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the commotion. >> he was having agonal breathing, which is labored breathing that is reflexive of nature not effective breathing which is typical of somebody that's having a cardiac event. >> reporter: officer dale also happens to be san jose police department's top cpr instructor. he grabbed a defibrillator and went to work alternated with the tools and cpr. he brought him back in 4 minutes. >> i was thrilled the training i had was able to help somebody. >> reporter: nunez suffered a kind of heart spasm called an arrhythmia. lucky for him everything and everyone seemed to be in the right place at the right time. >> just the perfect moment for something like that to happen. so yeah, i firmly believe that i -- if it didn't happen athat point i wouldn't be here. >> reporter: in san jose, len
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learn, kpix 5. >> officer dale hopes his experience serves as an inspiration for more people to get cpr training. >> right place, right time. >> the patient in good place, too. the weather is taking a turn for the -- well, unless you like cold weather. >> careful! >> temperatures cooled by 25 degrees. it's balmy relative to the coast. in concord 67 degrees. oakland at 71. livermore 77. san francisco 65. fog and low overcast hung by the shoreline most of the day hanging out by the old ballyard tonight at 7:15. the giants taking on the rockies game time temperature 58 degrees by:15. fog and low clouds just pouring through the golden gate keeping temperatures cool through tomorrow and warmer thursday. more sunshine for the latter half of the week but we'll have
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clouds along the coast tomorrow and sunny around the bay, inland sunny warm, 80s. high pressure is finally beginning to relax a little bit over the west coast. and as a result, they are getting warm temperatures up in seattle. they had readings near 90 degrees today. all the fungus up in fungus corners is dying but for us down here we have partly cloudy skies and some low overcast along the shoreline. futurecast showing we have fog over the north bay, pouring up against the peninsula and pulled back tomorrow morning at 10:00 so we'll get a little more sunshine tomorrow than today. but because the pressure in the atmosphere is just lower, the numbers are not going to come up a lot until thursday when the high builds back in and we warm things up to near 90 degrees again inland. central valley is cooling too. sacramento is at 101 on saturday. today just -- tomorrow just 87 degrees. 96 at fresno. and along the shoreline we are looking at 68 at monterey and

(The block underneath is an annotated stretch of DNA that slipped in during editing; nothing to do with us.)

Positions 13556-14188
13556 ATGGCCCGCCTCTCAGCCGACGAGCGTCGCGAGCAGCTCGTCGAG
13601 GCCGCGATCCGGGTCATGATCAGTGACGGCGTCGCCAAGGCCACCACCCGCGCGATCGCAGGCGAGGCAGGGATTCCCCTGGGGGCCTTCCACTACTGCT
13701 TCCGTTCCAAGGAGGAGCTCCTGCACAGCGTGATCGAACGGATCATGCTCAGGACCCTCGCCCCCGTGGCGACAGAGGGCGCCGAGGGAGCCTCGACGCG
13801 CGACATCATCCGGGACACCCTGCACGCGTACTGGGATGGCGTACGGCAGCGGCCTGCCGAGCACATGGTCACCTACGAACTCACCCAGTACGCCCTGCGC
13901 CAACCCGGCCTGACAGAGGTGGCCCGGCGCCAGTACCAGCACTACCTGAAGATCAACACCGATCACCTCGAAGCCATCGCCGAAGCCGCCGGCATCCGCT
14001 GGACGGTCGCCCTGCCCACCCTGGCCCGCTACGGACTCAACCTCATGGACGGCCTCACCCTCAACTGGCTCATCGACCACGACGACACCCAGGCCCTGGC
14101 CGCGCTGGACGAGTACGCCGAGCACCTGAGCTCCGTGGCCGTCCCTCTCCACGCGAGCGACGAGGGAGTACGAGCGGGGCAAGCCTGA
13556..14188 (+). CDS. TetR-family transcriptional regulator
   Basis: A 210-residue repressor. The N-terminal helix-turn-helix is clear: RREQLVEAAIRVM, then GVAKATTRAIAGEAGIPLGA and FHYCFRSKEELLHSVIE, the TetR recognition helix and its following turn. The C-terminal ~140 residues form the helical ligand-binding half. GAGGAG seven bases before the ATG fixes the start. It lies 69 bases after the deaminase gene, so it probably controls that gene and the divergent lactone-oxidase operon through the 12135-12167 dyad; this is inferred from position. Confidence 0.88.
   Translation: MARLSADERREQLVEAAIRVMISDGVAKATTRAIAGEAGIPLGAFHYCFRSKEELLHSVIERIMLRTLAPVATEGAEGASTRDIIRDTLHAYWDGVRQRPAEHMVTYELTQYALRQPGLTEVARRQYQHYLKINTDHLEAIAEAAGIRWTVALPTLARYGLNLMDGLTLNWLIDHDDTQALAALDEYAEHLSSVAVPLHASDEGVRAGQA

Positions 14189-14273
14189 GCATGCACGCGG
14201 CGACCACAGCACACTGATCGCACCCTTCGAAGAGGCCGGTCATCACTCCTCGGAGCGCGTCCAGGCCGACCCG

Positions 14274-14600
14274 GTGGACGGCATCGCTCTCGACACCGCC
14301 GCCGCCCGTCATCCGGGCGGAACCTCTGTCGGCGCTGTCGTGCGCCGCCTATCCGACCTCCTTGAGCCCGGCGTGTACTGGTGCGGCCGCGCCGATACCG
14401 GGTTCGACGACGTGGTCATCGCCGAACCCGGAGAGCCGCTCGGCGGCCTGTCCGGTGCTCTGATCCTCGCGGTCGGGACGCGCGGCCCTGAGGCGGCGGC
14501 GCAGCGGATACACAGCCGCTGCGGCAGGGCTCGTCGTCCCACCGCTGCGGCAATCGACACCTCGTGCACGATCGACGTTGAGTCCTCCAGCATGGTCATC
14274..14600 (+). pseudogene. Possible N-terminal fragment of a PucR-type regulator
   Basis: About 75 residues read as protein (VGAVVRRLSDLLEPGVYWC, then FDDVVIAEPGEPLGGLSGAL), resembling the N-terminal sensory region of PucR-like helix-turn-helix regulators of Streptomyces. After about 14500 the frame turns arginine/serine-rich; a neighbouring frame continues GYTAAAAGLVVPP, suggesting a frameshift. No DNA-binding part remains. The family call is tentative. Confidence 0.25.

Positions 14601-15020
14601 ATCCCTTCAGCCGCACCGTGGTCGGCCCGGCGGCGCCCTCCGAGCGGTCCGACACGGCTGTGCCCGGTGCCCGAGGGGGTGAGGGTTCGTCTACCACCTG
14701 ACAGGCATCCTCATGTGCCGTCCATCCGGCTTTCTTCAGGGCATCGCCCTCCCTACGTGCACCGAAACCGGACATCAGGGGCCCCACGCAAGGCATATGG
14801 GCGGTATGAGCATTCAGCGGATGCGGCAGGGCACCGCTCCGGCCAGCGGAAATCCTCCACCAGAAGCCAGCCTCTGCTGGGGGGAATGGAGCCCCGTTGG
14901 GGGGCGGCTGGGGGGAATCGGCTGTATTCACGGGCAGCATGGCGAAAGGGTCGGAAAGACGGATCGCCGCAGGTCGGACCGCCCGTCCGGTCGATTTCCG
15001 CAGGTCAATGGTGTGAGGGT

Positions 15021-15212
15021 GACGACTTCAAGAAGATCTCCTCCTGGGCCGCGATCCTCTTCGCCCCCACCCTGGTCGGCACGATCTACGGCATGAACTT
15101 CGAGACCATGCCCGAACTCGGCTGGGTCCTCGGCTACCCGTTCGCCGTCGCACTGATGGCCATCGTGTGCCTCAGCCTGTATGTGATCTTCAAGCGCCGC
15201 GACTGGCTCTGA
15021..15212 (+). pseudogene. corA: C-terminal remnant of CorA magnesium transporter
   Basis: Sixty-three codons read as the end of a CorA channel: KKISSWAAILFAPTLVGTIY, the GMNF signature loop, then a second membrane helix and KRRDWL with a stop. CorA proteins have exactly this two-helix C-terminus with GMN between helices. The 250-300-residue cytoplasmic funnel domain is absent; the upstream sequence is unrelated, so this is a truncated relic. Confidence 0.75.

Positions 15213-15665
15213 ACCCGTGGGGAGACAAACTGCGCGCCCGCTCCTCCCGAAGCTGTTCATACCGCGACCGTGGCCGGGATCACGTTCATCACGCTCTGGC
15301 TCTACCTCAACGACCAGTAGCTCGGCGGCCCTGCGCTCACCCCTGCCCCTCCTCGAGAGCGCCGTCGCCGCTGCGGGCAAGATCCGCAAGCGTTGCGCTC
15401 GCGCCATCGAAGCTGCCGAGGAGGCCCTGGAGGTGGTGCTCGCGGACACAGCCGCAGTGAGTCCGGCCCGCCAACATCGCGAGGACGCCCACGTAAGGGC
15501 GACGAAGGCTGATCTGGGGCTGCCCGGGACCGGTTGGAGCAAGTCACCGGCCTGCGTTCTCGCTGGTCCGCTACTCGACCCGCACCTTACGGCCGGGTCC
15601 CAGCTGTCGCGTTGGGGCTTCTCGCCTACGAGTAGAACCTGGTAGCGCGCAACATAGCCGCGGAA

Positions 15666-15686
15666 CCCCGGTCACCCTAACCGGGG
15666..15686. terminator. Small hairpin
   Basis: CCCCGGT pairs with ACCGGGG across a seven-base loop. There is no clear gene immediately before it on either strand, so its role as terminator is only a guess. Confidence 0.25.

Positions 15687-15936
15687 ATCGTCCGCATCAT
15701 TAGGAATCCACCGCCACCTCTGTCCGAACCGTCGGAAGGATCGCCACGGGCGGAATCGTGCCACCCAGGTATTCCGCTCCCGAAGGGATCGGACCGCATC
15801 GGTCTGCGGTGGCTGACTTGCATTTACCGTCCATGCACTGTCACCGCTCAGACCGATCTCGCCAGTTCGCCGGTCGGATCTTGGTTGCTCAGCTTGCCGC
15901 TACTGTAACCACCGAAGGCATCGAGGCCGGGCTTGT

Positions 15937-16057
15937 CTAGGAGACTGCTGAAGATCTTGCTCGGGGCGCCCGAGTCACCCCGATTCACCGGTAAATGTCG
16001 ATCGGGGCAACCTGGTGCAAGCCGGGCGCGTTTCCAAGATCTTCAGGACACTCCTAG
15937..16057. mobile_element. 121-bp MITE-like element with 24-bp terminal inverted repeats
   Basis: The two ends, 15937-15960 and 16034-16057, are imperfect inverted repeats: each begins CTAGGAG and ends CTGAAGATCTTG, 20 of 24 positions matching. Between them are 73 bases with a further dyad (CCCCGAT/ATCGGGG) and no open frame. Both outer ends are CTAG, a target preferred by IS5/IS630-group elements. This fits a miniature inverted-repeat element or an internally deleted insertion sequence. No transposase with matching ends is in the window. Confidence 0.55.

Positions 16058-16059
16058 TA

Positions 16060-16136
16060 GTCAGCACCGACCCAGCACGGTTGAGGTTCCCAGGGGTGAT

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the south bay tomorrow san jose 80 degrees. milpitas 82. morgan fire 84. pleasanton in the mid-80s tomorrow. livermore about average 87 degrees. and for san francisco tomorrow will be looking at 66. oakland 72. and sausalito 65 degrees. extended forecast, another mild day tomorrow before we get back to higher temperatures on the weekend, 92 on friday and saturday. further ahead things cool like today. but if you want a warming trend, just in time for the weekend looks good. >> all right. thank you. still ahead, the features of the newest iphone. and we ask if they are really enough to help apple rebound. ,,
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,,,, could save you fifteen percent or more on car insurance. mmmhmmm...erybody knows that. well, did you know that old macdonald was a really bad speller? your word is...cow. cow. cow. c...o...w...
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...e...i...e...i...o. [buzzer] dangnabbit. geico. fifteen minunutes could save you...well, you know. negotiators were supposed to continue today in oakland. t negotiators ended up cancelg that meeting, due to a scheduling conflict. talks between bart and the
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unions were supposed to continue in oakland. but negotiators cancelled today's meeting because of a "scheduling conflict." today is the halfway point of the 60-day cooling-off period governor brown ordered to sig alert strike. a legal blow for google. a judge said a privacy lawsuit over its street view mapping program broke federal wiretapping laws when it collected personal data accidentally. google claims it was collected inadvertently and has apologized. a spokesman says the company is considering next steps. apple stock closed down today despite the announcement of two new iphones. shares fell 2% to close at $494. a year ago apple stock was heading towards an all-time high and started a steady dropping falling more than 40% at one time. on the consumerwatch sue kwon on whether the bells and whistles of the new iphones are enough to get consumers to buy. >> from the beginning, we wanted to design cases as
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colorful -- >> reporter: it was perhaps the worst kept secret coming from silicon valley. apple confirmed it is releasing the iphone 5c in bright colors but one moment drew a collective gasp. the $99 price tag for the 16- gigabyte version. >> $99. [ applause ] >> reporter: 200 to $400 will buy the new iphone 5s, as expected more power and a better camera but it was a look inside the phone's new operating system that had cameras in the room popping away. finally the game changer for smartphone security. there's a touch id sensor that uses your fingerprint to unlock the device. >> yeah, you can see this showing up in other apple products.phones, ipads, macs, then they would have their own technology standards for security. >> reporter: is it all enough to get consumers to upgrade or buy new devices? i used my old iphone 5 to ask